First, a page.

conda install -c conda-forge pre-commit
pip install pre-commit

Then run pre-commit hooks before committing code:

pre-commit run

By default, pre-commit runs on staged files (only changes and additions that will be committed). To run pre-commit checks on all files, execute:

pre-commit run --all-files

Optionally, you may set up the pre-commit hooks to run automatically when you make a git commit. This can be done by running:

pre-commit install

Now code linters and formatters will be run each time you commit changes.

You can skip these checks with git commit --no-verify or with the short version git commit -n.

Summary of pre-commit hooks#

The following section describes some of the core pre-commit hooks used by the repository. See .pre-commit-config.yaml for a full list.

C++/CUDA is formatted with clang-format.

RAFT relies on clang-format to enforce code style across all C++ and CUDA source code. The coding style is based on the Google style guide. The only digressions from this style are the following.

  1. Do not split empty functions/records/namespaces.

  2. Two-space indentation everywhere, including the line continuations.

  3. Disable reflowing of comments. The reasons behind these deviations from the Google style guide are given in comments here.

doxygen is used as documentation generator and also as a documentation linter. In order to run doxygen as a linter on C++/CUDA code, run


Python code runs several linters including Black, isort, and flake8.

RAFT also uses codespell to find spelling mistakes, and this check is run as a pre-commit hook. To apply the suggested spelling fixes, you can run codespell -i 3 -w . from the repository root directory. This will bring up an interactive prompt to select which spelling fixes to apply.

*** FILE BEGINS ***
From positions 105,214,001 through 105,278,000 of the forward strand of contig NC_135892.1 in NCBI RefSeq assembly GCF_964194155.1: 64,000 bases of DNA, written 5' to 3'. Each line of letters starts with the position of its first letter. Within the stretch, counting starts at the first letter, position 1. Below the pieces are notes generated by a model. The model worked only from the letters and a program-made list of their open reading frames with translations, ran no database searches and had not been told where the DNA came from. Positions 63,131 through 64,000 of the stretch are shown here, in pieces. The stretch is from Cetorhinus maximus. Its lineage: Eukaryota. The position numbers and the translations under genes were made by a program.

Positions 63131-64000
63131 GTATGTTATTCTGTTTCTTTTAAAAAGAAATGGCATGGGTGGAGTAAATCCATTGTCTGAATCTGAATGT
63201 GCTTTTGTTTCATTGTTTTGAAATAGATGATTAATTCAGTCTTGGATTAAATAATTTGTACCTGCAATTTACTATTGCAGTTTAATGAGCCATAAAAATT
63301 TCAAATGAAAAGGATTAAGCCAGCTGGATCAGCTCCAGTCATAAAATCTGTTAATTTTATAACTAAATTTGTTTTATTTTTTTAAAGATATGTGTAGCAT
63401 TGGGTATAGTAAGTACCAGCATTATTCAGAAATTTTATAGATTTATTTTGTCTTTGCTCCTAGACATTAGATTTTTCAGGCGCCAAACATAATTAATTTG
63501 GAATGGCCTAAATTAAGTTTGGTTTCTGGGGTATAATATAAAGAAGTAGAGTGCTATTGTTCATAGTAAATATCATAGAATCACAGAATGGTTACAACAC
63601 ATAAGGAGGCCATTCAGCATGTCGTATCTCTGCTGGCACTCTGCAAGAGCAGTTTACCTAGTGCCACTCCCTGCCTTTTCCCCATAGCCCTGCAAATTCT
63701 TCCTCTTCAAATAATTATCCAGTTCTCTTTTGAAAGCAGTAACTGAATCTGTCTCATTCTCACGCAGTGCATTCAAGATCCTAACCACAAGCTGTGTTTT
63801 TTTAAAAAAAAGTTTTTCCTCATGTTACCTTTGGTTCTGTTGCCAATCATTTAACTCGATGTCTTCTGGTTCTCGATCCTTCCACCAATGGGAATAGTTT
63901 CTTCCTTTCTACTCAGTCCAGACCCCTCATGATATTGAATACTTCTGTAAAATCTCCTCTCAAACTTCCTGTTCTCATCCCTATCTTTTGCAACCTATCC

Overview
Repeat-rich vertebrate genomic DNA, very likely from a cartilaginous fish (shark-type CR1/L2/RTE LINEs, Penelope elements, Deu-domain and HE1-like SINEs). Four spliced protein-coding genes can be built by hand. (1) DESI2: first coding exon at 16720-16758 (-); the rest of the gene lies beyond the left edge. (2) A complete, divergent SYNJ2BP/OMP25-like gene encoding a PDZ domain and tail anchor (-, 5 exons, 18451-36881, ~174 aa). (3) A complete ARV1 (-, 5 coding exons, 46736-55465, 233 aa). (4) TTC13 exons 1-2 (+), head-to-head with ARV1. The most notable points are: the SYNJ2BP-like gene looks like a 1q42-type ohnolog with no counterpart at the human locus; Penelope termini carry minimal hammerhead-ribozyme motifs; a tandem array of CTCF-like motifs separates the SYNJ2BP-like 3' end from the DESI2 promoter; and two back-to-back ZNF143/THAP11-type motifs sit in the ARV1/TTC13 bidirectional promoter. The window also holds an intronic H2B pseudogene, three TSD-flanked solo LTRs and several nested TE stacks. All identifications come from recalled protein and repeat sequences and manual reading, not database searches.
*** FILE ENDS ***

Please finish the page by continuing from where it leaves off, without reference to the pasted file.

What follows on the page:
#include style# is used to enforce the include style as follows:

  1. #include "..." should be used for referencing local files only. It is acceptable to be used for referencing files in a sub-folder/parent-folder of the same algorithm, but should never be used to include files in other algorithms or between algorithms and the primitives or other dependencies.

  2. #include <...> should be used for referencing everything else

Manually, run the following to bulk-fix include style issues:

python ./cpp/scripts/ --inplace [cpp/include cpp/test ... list of folders which you want to fix]

Error handling#

Call CUDA APIs via the provided helper macros RAFT_CUDA_TRY, RAFT_CUBLAS_TRY and RAFT_CUSOLVER_TRY. These macros take care of checking the return values of the used API calls and generate an exception when the command is not successful. If you need to avoid an exception, e.g. inside a destructor, use RAFT_CUDA_TRY_NO_THROW, RAFT_CUBLAS_TRY_NO_THROW and RAFT_CUSOLVER_TRY_NO_THROW. These macros log the error but do not throw an exception.



Anything and everything about logging is defined inside logger.hpp. It uses spdlog underneath, but this information is transparent to all.


#include <raft/core/logger.hpp>

// Inside your method or function, use any of these macros
RAFT_LOG_TRACE("Hello %s!", "world");
RAFT_LOG_DEBUG("Hello %s!", "world");
RAFT_LOG_INFO("Hello %s!", "world");
RAFT_LOG_WARN("Hello %s!", "world");
RAFT_LOG_ERROR("Hello %s!", "world");
RAFT_LOG_CRITICAL("Hello %s!", "world");

Changing logging level#

There are 7 logging levels with each successive level becoming quieter:







  7. RAFT_LEVEL_OFF Pass one of these as per your needs into the set_level() method as follows:

// From now onwards, this will print only WARN and above kind of messages

Changing logging pattern#

Pass the format string as follows in order use a different logging pattern than the default.


One can also use the corresponding get_pattern() method to know the current format as well.

Temporarily changing the logging pattern#